Book shaming, it’s everywhere
So, while this is just one example (and I repeat, that was said jokingly), the real book shaming is something that happens ALL THE TIME. Sometimes it even feels like it’s better to hide the fact that you like books, because if you speak about it, someone out there will judge you.
Haven’t we all heard one of the below things said to us at one point or another? Or perhaps even thought them ourselves?
“Aren’t you 28 years old? Why are you still reading Young Adult fiction?”
“Graphic novels? Aren’t they for kids?”
“Audiobooks don’t count as real books.”
“You’ve read 10 books this year? That’s not a lot, I’ve read 100!”
“You’ve read 100 books? Wow, you must not have a life!”
“You only read smutty romance, that’s not reading.”
“Have you read [insert classic book here]? No? Then how can you call yourself a reader?”
And so on, and so on.
But you know what? That’s book shaming. And it’s not okay.
If you just go online, chances are you will find a discussion going on about this somewhere. Twitter pretty much tells me my reading is ‘not real reading’ on a weekly basis. There are always articles out there tearing down young adult fiction, tearing down audiobooks, tearing down romance books or whatever.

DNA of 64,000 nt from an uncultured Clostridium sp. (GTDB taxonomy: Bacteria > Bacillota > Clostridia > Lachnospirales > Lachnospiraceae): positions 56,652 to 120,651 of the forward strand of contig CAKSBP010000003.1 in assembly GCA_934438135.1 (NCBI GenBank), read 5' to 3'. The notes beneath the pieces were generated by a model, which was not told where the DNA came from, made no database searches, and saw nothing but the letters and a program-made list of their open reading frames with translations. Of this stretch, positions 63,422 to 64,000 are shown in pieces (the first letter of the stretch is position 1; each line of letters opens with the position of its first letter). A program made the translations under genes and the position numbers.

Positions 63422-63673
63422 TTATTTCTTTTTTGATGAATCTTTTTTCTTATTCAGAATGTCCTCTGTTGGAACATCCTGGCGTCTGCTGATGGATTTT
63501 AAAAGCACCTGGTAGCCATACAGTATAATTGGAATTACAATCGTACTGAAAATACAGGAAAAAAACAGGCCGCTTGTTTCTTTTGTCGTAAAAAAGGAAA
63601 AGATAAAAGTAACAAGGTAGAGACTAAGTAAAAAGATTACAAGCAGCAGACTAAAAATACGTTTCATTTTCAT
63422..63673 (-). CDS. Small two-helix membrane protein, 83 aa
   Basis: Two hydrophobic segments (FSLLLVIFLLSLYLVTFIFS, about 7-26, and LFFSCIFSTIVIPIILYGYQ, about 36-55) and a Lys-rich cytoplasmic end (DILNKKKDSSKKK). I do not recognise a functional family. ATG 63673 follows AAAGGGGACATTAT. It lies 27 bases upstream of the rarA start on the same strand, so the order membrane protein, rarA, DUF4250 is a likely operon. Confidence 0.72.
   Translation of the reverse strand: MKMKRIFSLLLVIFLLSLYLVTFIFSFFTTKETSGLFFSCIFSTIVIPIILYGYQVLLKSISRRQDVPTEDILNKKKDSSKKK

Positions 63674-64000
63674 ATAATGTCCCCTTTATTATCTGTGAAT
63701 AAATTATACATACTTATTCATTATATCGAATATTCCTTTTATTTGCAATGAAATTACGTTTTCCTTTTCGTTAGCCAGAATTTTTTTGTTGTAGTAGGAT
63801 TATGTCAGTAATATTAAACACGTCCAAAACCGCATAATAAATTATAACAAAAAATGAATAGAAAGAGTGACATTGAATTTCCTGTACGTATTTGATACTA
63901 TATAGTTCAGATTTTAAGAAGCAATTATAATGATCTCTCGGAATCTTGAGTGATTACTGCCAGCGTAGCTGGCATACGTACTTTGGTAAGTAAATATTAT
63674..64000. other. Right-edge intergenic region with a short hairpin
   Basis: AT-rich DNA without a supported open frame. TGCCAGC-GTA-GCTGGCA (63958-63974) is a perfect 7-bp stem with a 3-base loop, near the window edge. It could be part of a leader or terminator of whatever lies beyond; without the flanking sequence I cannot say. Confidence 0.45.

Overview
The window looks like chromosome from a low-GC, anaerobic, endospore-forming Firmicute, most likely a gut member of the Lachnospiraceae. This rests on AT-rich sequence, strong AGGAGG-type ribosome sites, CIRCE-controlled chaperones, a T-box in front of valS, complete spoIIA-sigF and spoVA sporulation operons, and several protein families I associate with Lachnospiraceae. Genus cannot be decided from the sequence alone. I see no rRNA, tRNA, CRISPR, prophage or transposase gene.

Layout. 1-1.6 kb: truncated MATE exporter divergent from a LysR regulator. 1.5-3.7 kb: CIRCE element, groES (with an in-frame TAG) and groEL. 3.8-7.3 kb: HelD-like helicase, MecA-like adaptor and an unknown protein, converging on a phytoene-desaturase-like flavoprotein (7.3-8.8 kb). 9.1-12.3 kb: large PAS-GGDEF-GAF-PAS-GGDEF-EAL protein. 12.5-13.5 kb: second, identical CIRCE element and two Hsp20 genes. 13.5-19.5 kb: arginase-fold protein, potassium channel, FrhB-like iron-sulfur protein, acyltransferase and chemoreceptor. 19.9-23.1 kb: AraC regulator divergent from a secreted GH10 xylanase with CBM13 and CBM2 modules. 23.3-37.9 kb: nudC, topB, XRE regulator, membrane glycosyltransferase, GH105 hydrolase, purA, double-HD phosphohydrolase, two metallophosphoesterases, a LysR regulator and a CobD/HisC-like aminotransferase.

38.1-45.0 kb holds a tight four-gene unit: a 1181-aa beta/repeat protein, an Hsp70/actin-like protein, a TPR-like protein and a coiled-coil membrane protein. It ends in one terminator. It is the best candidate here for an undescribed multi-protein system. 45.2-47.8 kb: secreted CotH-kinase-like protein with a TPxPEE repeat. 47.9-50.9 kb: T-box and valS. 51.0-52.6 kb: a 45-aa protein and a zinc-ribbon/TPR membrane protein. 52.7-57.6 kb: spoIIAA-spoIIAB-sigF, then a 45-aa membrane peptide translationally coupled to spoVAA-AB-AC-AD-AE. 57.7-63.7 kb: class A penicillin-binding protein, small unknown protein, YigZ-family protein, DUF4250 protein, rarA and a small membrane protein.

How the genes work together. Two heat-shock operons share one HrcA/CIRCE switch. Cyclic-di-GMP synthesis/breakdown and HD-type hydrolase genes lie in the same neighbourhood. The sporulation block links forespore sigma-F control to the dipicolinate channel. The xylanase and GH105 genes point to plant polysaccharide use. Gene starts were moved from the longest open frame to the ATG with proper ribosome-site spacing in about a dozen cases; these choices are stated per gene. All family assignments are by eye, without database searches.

There’s a real stigma out there, and even some books that seem like they are stored in our collective ‘okay to hate on’ memory files. And it’s easy to get carried away with this. I myself have joked about Twilight. But you know what? That’s not really okay. While it’s okay to not like a book, to have outgrown it personally, or to express your honest opinions about said book, IT’S NOT OKAY TO SHAME PEOPLE WHO DO LIKE THEM. I love Sarah J. Maas books, but I feel like I can’t really admit this in the bookish community, because it seems cool and hip to shame Sarah J. Maas readers. (Sure, these books have their flaws, but I can still like them, okay? See, here’s my justifying what I like, AGAIN!)
It’s also kind of my problem with the term ‘guilty pleasure’. I think this term comes directly from book shaming and these so called collective ‘okay to hate on’ memory files. Why should we feel guilty about what we like to read? You’re right, we shouldn’t. So let’s scratch this term, shall we?
Why would anyone shame anyone else for reading?
While I wish I could just say that people shame other people because they’re simply judgy, arrogant and douchey people, unfortunately it’s not always so straightforward.
After all, haven’t we all thought book-shaming thoughts at one point or another? At ourselves or at someone else? And surely we’re not all judgy, arrogant, and douchey people, right?
So no, it’s not as simple as that. Then what could be some reasons?
The collective ‘okay to hate on’ memory files